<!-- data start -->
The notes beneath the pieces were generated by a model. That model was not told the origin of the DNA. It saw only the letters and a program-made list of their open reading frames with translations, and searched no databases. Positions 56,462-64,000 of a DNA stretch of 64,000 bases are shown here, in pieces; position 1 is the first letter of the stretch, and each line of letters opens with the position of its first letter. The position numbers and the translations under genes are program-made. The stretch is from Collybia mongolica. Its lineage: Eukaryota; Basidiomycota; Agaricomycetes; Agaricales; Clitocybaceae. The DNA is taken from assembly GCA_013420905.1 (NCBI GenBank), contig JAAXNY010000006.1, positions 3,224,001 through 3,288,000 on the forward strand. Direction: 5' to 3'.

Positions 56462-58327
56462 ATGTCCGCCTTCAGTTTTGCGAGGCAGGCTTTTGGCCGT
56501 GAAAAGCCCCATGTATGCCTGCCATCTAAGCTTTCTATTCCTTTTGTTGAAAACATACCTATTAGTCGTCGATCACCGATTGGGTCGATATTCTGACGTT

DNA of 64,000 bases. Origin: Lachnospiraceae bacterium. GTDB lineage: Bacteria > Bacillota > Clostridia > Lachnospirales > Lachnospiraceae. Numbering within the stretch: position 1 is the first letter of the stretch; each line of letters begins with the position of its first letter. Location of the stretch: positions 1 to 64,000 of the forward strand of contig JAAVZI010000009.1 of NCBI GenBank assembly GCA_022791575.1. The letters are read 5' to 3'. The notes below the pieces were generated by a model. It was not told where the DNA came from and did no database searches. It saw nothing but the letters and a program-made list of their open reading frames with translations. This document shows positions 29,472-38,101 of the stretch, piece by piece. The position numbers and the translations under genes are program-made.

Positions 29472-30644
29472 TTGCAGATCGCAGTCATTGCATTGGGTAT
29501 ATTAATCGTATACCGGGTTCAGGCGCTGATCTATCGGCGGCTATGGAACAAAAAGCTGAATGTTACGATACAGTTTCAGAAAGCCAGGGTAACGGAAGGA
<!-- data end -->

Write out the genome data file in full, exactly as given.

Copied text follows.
The notes beneath the pieces were generated by a model. That model was not told the origin of the DNA. It saw only the letters and a program-made list of their open reading frames with translations, and searched no databases. Positions 56,462-64,000 of a DNA stretch of 64,000 bases are shown here, in pieces; position 1 is the first letter of the stretch, and each line of letters opens with the position of its first letter. The position numbers and the translations under genes are program-made. The stretch is from Collybia mongolica. Its lineage: Eukaryota; Basidiomycota; Agaricomycetes; Agaricales; Clitocybaceae. The DNA is taken from assembly GCA_013420905.1 (NCBI GenBank), contig JAAXNY010000006.1, positions 3,224,001 through 3,288,000 on the forward strand. Direction: 5' to 3'.

Positions 56462-58327
56462 ATGTCCGCCTTCAGTTTTGCGAGGCAGGCTTTTGGCCGT
56501 GAAAAGCCCCATGTATGCCTGCCATCTAAGCTTTCTATTCCTTTTGTTGAAAACATACCTATTAGTCGTCGATCACCGATTGGGTCGATATTCTGACGTT

DNA of 64,000 bases. Origin: Lachnospiraceae bacterium. GTDB lineage: Bacteria > Bacillota > Clostridia > Lachnospirales > Lachnospiraceae. Numbering within the stretch: position 1 is the first letter of the stretch; each line of letters begins with the position of its first letter. Location of the stretch: positions 1 to 64,000 of the forward strand of contig JAAVZI010000009.1 of NCBI GenBank assembly GCA_022791575.1. The letters are read 5' to 3'. The notes below the pieces were generated by a model. It was not told where the DNA came from and did no database searches. It saw nothing but the letters and a program-made list of their open reading frames with translations. This document shows positions 29,472-38,101 of the stretch, piece by piece. The position numbers and the translations under genes are program-made.

Positions 29472-30644
29472 TTGCAGATCGCAGTCATTGCATTGGGTAT
29501 ATTAATCGTATACCGGGTTCAGGCGCTGATCTATCGGCGGCTATGGAACAAAAAGCTGAATGTTACGATACAGTTTCAGAAAGCCAGGGTAACGGAAGGA